Thursday, February 26, 2009

Weather or Not

Posted by PicasaLast week I discussed how environmentally conscious citizens had helped shaped the two cities of Boulder and Bremen in similar ways, in particular with respect to bicycling, for instance. One thing that the local politicians cannot control, of course, is the weather (and we are not talking about global politicians dealing with global warming, a completely different subject!).  Comparing the weather in these two cities is not too difficult.  The winters are colder in Boulder, and the summers are hotter than in Bremen.  Fall and spring are very similar temperature-wise.  In fact, Boulder weather is more like that of southern German close to the Alps, where the Gulf Stream doesn’t have the strong influence it does on northern Germany, moderating the extremes in temperature a great deal.

There is a huge difference in psychology however.  If a Boulderite wakes up to a sunny day, they might well  say to themselves, “Ah, another sunny day. How nice .”  See the photo above.  If a Bremer wakes up to a sunny day, they might well say,” Wow, the sun is shining.  This is really great!”  There are just a lot more sunny days in Boulder (more than in San Diego or Miami, reckoned at 300 sunny days per year).  Complacency can set in, and when it is overcast, one knows that it is just for a day or so, and a major storm can last longer, of course.  I recall how last November and December in Bremen, there were almost no sunny days at all.  Between Christmas and New Years there were a few sunny (and crisp and cold) days, which were memorable, because they were memorable.  In Boulder, where I am now writing this, it’s is sunny almost every day, and therefore recalling a particular day as having been a sunny one would not be easy at all.  

Living in Germany half time, as we do, one can very much appreciate why the Greeks created the sun god Apollo, as when the sun does shine there, one feels one should worship the sunshine itself.

Saturday, February 21, 2009

A Tale of Two Cities

Boulder and Bremen have been our two home towns for a little over a year now, and we are spending half our time in each.  Boulder is located on the edge of the Rocky Mountains, just northwest of Denver, and Bremen is located about 40 miles from the North Sea in Germany west of Hamburg and east of Amsterdam. They are both special places with very different histories.  Bremen’s history goes back over 1000 years as an independent city-state, except under the regimes of Napoleon and Hitler as the former popular mayor of Bremen Henning Scherf always liked to say in his speeches. Boulder on the other hand is celebrating its 150th year this year.  Bremen has always been a major trade center, and since the latter part of the 19th century it has been an industrial center as well (the second largest Mercedes plant in the world is there, along with a factory that makes major parts for the Airbus airplanes, and it has always built ships in its extensive harbor complex).  Boulder started out provisioning the miners in the gold rush of the 1850s and 60s when gold was found in the Boulder canyon (which comes right down to the city center today) and in the nearby hills.  Enterprising farms built up an agricultural base in Boulder and the University of Colorado was founded there in 1876, the same year Colorado became a state in the United States.  Today it is a thriving community of a little over 100,000 people with a mixture of university life (20,000 students), high tech industry, government research laboratories, and its original agricultural base.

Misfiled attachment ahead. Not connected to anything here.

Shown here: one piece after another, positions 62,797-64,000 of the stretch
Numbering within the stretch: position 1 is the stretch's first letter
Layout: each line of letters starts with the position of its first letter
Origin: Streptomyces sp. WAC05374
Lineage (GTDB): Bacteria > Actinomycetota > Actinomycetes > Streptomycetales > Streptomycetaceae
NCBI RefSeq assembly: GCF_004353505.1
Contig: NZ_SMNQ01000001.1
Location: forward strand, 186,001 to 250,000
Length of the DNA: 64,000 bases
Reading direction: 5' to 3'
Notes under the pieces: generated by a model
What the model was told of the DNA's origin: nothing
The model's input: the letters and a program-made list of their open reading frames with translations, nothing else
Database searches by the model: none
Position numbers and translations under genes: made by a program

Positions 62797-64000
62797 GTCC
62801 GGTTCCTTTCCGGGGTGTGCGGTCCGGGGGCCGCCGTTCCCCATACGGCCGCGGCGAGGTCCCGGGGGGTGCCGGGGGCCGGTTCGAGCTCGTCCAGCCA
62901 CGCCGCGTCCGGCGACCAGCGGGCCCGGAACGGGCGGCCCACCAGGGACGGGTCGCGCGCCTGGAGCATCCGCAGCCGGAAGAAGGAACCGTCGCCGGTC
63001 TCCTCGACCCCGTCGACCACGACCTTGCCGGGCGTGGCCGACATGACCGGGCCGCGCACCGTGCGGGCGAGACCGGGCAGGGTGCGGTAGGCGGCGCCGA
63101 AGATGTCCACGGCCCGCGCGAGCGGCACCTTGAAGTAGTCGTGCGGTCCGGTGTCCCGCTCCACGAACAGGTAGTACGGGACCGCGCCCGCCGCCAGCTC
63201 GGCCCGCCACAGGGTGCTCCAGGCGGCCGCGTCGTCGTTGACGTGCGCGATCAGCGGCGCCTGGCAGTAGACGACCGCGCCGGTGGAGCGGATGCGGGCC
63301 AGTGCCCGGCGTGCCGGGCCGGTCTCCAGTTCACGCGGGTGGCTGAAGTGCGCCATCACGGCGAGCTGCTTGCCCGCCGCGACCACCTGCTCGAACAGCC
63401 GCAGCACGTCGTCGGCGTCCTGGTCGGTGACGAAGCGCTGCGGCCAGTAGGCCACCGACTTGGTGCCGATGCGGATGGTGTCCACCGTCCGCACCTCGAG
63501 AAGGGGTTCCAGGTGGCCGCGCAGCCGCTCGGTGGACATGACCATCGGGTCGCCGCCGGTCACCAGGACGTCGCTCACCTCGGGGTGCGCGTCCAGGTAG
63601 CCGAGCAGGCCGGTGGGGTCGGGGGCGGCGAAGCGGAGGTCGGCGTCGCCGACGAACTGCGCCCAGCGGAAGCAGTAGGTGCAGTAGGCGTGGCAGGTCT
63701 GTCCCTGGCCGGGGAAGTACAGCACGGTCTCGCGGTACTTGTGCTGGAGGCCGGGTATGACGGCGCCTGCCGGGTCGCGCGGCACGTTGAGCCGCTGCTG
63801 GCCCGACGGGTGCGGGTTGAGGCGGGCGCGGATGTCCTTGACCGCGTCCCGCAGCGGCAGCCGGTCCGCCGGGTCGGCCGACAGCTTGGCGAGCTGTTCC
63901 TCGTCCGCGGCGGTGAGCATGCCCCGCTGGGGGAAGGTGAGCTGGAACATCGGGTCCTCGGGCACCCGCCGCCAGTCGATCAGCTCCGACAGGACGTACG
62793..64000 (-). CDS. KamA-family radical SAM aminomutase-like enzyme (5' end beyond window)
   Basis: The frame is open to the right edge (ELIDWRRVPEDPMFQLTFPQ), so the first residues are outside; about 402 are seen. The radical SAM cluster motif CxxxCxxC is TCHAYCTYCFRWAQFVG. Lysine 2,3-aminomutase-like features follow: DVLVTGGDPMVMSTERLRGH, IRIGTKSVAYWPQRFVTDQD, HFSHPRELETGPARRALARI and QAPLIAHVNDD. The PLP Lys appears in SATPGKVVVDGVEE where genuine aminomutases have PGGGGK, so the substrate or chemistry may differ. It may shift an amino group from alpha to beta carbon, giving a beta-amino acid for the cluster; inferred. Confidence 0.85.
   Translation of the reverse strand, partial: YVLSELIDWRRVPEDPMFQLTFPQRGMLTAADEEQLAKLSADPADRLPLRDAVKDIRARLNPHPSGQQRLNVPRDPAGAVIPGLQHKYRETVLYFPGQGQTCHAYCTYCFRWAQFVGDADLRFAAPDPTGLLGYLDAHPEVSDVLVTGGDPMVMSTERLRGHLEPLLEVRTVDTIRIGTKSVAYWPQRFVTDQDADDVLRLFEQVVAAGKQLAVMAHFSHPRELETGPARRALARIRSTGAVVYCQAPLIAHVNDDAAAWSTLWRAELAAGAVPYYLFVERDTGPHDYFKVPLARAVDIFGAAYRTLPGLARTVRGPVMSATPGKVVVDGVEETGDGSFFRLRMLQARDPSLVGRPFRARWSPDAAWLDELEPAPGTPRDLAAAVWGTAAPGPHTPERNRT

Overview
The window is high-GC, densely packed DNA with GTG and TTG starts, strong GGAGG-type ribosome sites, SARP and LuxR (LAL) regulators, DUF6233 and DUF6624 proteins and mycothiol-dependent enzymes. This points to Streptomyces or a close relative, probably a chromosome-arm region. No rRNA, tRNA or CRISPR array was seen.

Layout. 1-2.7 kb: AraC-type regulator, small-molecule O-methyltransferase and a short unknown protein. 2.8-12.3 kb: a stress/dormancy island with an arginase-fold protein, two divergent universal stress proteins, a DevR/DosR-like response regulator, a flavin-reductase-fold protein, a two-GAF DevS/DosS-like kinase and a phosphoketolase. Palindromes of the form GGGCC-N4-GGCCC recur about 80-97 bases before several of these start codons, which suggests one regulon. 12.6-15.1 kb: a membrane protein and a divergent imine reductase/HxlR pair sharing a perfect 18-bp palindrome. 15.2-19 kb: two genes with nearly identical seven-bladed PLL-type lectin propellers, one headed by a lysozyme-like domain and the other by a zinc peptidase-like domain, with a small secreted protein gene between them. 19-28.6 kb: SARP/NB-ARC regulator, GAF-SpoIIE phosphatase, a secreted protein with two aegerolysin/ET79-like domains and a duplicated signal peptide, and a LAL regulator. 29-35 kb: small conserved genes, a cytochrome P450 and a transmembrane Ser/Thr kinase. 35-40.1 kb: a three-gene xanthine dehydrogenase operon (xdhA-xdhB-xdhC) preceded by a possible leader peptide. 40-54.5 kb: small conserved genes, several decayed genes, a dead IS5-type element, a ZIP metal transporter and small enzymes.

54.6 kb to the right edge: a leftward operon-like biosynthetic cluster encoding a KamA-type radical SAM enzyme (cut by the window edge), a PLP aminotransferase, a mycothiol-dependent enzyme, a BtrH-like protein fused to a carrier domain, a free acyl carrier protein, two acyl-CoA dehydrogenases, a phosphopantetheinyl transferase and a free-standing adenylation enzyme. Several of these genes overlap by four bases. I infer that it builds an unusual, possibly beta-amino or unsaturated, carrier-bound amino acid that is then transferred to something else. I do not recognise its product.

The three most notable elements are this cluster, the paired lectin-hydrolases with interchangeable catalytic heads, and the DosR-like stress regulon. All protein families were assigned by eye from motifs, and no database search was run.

One thing that has struck me about these two very different communities is the very strong sense of environmental activism and purpose which has been a part of both of their stories.  In Bremen the Green Party was founded in the 1970s, and they have played a role in the city-state government since then (currently they are part of a coalition government in Bremen).  They have also played an important role in national German politics.  Joschka Fischer, who was a Green party member from the early days and is now a former German Foreign Minister became, in the course of his career, one of the most admired German politicians today.  Boulder has been involved with its own awareness of environmental since the early part of the twentieth century.  Most significantly, it was the first community in the US to vote for a sales tax for the purchase of a greenbelt in 1967.  Today there is a greenbelt of 45,000 acres surrounding the city completely.  This is an area the size of Manhattan Island!